Dan Hagberg is my business partner that I met in college, and we’ve grown together from launching Storage Squad in 2011, breaking ground on our first self-storage development in 2015, buying an increasing portfolio of self-storage facilities, and selling Storage Squad in 2021. He now runs the operations end of Bolt Storage, while I focus on deal acquisition.
Dan and I had a long conversation about the shift entrepreneurs face from doing everything on their own to delegating key aspects of business activity. It’s really hard for people that are used to doing a lot to do less, either in the form of hiring a CEO or delegating within the company, and there’s no right answer about how best to approach it.
The number one consideration is the type and stage of business you’re operating; if you don’t have strong profitability, it’s hard to delegate and hire outside of yourself. Our student storage business was heavily seasonal, and it was so we got caught up in the weeds of things because we could never really justify having full-time staff. The perfect business sets you up to do high leverage activities as the owner, not solving problems or handling day-to-day tasks. In one hour in the morning, I can figure out the price of $10 million of self-storage or have a call with a new banker who we may want to work with; Dan can meet with one employee and give them the chance to implement and execute new process improvements, we don’t need to be doing the minor stuff on our own. Your business needs to grow into a place financially where your involvement can be crucial but minimal.
Two Types of Delegation
There are two primary approaches to delegation: delegation through documentation and delegation through training. Documentation is simple, it’s very easy to set up a Google Doc containing the 10 steps needed to complete a task, but training involves teaching somebody how to think like you, and that’s hard. Business owners don’t trust other people to think and make decisions, but it’s critical to mentor competent mid-level employees. Decision-making is a muscle that can be trained, and too many bosses take the easy path of solving problems on their own every time. The harder way is helping an employee walk through the decision-making process by thinking about the end goal, potential solutions, and challenging them to think.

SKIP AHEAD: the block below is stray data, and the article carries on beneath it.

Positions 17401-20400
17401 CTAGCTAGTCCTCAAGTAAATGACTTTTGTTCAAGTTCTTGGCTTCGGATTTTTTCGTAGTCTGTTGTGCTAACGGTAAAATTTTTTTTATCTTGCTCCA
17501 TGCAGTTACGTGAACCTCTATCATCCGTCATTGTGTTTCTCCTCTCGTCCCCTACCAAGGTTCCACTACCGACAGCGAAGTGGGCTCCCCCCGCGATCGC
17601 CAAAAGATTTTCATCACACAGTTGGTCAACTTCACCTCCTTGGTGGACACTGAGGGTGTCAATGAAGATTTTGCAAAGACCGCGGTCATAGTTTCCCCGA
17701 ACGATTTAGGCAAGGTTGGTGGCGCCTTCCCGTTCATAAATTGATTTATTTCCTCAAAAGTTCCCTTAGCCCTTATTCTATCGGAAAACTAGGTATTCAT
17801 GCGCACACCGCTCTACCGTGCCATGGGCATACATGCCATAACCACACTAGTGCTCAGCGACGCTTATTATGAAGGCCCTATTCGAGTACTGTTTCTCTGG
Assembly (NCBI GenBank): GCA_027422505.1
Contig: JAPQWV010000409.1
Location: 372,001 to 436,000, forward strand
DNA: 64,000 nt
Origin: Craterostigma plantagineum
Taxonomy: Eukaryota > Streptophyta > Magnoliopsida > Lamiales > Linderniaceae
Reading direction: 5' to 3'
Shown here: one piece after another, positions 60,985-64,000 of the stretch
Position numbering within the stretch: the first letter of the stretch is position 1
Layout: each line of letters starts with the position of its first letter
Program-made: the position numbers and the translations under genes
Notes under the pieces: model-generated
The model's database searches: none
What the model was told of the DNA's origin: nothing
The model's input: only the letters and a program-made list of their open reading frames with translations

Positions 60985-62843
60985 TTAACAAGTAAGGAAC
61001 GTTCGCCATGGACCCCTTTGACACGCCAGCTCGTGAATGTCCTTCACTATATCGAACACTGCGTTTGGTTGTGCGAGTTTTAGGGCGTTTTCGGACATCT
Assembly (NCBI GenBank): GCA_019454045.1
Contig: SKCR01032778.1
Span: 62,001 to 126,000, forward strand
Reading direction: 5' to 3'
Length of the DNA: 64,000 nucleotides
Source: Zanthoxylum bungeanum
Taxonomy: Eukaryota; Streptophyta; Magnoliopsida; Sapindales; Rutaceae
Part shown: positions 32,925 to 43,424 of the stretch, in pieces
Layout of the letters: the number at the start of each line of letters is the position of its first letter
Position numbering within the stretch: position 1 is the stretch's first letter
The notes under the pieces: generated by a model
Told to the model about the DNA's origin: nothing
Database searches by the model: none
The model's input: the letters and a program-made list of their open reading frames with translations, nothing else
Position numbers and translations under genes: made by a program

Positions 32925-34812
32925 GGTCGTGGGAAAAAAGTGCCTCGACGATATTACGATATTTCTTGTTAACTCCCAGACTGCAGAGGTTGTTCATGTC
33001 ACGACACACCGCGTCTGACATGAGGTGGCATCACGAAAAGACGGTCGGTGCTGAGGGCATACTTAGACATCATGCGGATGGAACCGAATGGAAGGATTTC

Some employees aren’t great decision-makers, and many roles don’t need great decision-makers. You don’t need to delegate to everybody, but learn to delegate to the right people and train those people. Simplify the jobs and processes in your organization to get the rest of the employees really good at what you need them to do.
Starting Small, Goal Setting, and Delegating
Whether you’re in lawn care, self-storage, or any other sweaty startup, you don’t need to hire somebody out of the gate. You should aim to make your first hire when you’re overloaded and can’t continue to grow the business while also taking care of everything that needs to get done in a day. Get your feet wet and work hard first; it will save you money and you’ll learn the business inside and out.
But also consider that some businesses may never need their first hire, or at least may never scale to having dozens of employees. Think about what the life of your dreams looks like, both financially and in terms of time commitment, and work from there. Maybe you don’t have to think about scale at all. Dan and I think about business in a unique way, we think about making bets and taking risks, but the average person needs to ignore that and focus on their own goals. Work towards a point where you can focus only on high-leverage activities that you enjoy doing.
There’s no secret sauce to growing a portfolio, whether that’s self-storage or otherwise. Be disciplined and do the unscalable work; build relationships, go out and earn business. The less capital you have, the more careful you have to be with each investment, but that doesn’t need to limit you.
Three Key Takeaways
- Prioritize profitability — you’ll never be able to hire yourself out of a business without it
- Mentoring competent mid-level employees to make decisions like you is a difficult task, but necessary if you want to be able to delegate
- Scaling and delegating aren’t for everyone, think about your goals and what your business will need to look like to reach them first
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